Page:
To make matters more complicated, the murder appears to have been committed in plain sight of all those at the party. How did someone stab Richard with no-one seeing? Humphrey is increasingly baffled and, still not feeling part of the team yet, takes solace in knowing that at least his wife will soon be joining him on the island. If only he can just solve this case first and show his new team what a brilliant detective he is . . .
When a stand-in working on a zombie film being shot on the island suddenly dies on set, Humphrey and the team are called to investigate the murder. The victim appears to have been poisoned, but why would someone want to murder a lowly stand-in who had only been on the island a week?
Having gained all the evidence, it all seems to point towards the idea that the film's lead actress Lexi Cunningham (Michelle Ryan) was actually the intended victim in a plan gone wrong. From here, the team quickly focus their investigation on three key suspects: film director Carl Collins (Rhys Thomas), script writer Arnold Finch (Peter Davison), and on-set runner Susie Jenkins (Hannah Tointon). But why would any of them want their lead actress dead?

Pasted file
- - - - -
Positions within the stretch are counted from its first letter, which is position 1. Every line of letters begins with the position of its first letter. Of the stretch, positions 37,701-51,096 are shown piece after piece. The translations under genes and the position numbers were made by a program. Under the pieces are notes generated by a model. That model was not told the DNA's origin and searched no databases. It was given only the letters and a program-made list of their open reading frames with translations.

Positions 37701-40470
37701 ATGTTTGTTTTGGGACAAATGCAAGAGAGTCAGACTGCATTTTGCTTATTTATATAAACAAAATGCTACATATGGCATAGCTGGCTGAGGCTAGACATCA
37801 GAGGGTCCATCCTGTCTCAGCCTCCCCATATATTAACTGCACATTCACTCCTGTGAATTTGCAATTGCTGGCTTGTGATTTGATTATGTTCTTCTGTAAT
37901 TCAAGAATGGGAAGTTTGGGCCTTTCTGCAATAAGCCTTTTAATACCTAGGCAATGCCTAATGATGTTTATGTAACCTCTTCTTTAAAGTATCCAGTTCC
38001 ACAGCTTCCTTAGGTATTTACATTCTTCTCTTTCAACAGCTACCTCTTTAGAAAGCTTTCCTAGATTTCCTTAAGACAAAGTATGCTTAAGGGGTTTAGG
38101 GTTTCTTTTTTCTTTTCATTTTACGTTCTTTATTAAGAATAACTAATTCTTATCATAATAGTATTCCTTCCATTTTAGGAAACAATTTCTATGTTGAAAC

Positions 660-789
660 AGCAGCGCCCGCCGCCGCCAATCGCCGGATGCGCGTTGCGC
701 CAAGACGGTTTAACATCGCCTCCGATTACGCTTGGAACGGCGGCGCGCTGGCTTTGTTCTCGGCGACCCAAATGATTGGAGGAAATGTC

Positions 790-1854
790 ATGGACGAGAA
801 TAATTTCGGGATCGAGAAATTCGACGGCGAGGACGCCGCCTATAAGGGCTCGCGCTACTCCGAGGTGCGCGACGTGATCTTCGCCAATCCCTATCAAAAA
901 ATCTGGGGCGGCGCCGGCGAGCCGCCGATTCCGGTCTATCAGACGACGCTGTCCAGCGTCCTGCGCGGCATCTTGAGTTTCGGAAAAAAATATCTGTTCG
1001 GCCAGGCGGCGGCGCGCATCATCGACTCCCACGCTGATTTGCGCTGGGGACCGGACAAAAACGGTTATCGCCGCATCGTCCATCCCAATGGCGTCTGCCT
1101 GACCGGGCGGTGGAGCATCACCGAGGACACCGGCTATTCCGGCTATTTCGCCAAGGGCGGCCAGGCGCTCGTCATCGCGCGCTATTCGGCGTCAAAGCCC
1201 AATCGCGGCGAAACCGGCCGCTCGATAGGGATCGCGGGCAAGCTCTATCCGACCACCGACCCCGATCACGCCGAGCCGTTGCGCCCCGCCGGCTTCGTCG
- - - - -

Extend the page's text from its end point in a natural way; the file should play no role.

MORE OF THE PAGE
With the three suspects in mind, Humphrey and the team start to discover that the world of film-making is just as duplicitous and scheming as one might expect. The film set is teeming with ruthless ambition, creative jealousy, and behind-the-scenes affairs. All three suspects have a motive, but which one did it?
Det Insp Goodman and the team are called to investigate the death of an old school friend of Fidel's, Carlton Parish (Steve Cole), who has been shot at his home.
Last seen at an art viewing held at a gallery owned by connoisseur Leo Pascal (Adrian Scarborough), Carlton was in attendance with wealthy, older woman, Dorothy Foster (Sharon Small). Witnesses also claim to have seen Carlton having an altercation with Marc Campese (Tristan Gemmill), the owner of private members' club The Reef Club. With only a call from Carlton claiming that a woman was going to kill him to go on, Humphrey and the team start analysing their suspects.
They soon discover that Carlton made his living as a male escort and, as a result, has sparked motives in a number of disgruntled female exes, including the "Dragon Lady" (Josette Simon) herself, Judge Ann Stone, and Marc Campese's wife Lauren (Vinette Robinson). Did any of the loved-up women have reason to kill Carlton?